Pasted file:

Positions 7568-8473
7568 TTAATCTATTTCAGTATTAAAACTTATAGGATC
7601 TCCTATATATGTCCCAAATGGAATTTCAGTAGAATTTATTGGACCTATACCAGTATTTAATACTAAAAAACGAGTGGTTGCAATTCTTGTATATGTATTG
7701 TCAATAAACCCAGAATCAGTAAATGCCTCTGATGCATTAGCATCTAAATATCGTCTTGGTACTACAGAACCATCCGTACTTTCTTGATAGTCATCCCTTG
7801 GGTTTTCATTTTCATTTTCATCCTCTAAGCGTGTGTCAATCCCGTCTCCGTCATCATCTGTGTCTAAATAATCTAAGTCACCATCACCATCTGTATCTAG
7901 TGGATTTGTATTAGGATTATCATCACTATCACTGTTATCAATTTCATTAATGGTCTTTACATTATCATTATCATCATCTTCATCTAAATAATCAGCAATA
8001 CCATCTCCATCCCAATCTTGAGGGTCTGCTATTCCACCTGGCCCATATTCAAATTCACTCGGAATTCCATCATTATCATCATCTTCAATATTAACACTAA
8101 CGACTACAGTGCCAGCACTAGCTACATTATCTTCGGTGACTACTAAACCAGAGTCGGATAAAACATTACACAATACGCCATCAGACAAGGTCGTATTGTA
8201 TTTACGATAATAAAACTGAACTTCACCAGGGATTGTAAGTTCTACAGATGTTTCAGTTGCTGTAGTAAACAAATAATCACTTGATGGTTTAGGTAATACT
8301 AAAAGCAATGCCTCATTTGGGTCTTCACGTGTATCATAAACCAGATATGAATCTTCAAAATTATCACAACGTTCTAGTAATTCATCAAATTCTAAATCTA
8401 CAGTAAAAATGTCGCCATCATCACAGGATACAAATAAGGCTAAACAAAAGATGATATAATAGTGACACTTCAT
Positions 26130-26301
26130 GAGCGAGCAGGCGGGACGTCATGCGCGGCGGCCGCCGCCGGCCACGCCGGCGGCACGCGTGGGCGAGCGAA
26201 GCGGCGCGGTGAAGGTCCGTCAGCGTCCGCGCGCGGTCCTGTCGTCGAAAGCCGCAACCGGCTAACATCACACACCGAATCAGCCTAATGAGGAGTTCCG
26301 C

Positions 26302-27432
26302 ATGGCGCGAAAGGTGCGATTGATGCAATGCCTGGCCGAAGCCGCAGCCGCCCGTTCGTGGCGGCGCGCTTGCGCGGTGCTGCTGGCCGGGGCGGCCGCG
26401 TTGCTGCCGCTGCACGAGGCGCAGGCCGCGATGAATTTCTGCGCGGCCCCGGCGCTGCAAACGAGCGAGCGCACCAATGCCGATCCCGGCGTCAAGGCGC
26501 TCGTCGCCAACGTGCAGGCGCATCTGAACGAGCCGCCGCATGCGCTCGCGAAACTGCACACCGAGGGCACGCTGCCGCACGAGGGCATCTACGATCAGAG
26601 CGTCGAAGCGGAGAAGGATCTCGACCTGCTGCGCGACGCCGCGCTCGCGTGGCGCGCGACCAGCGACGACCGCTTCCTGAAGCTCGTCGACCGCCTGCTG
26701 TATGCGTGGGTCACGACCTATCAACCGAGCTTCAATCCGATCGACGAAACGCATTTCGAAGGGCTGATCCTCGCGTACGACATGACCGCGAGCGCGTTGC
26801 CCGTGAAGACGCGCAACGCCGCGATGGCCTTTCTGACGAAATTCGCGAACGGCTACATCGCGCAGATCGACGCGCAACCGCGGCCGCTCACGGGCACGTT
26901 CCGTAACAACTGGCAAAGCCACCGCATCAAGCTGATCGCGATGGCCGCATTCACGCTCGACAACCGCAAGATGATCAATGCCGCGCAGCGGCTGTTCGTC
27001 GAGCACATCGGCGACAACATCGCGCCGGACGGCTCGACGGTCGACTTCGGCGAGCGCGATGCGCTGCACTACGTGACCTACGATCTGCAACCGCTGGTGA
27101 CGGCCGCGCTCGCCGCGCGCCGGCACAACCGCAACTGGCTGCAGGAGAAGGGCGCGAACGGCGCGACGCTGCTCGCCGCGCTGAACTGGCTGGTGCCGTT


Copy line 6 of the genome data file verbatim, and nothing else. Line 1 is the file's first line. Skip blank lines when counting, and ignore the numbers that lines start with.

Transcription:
7901 TGGATTTGTATTAGGATTATCATCACTATCACTGTTATCAATTTCATTAATGGTCTTTACATTATCATTATCATCATCTTCATCTAAATAATCAGCAATA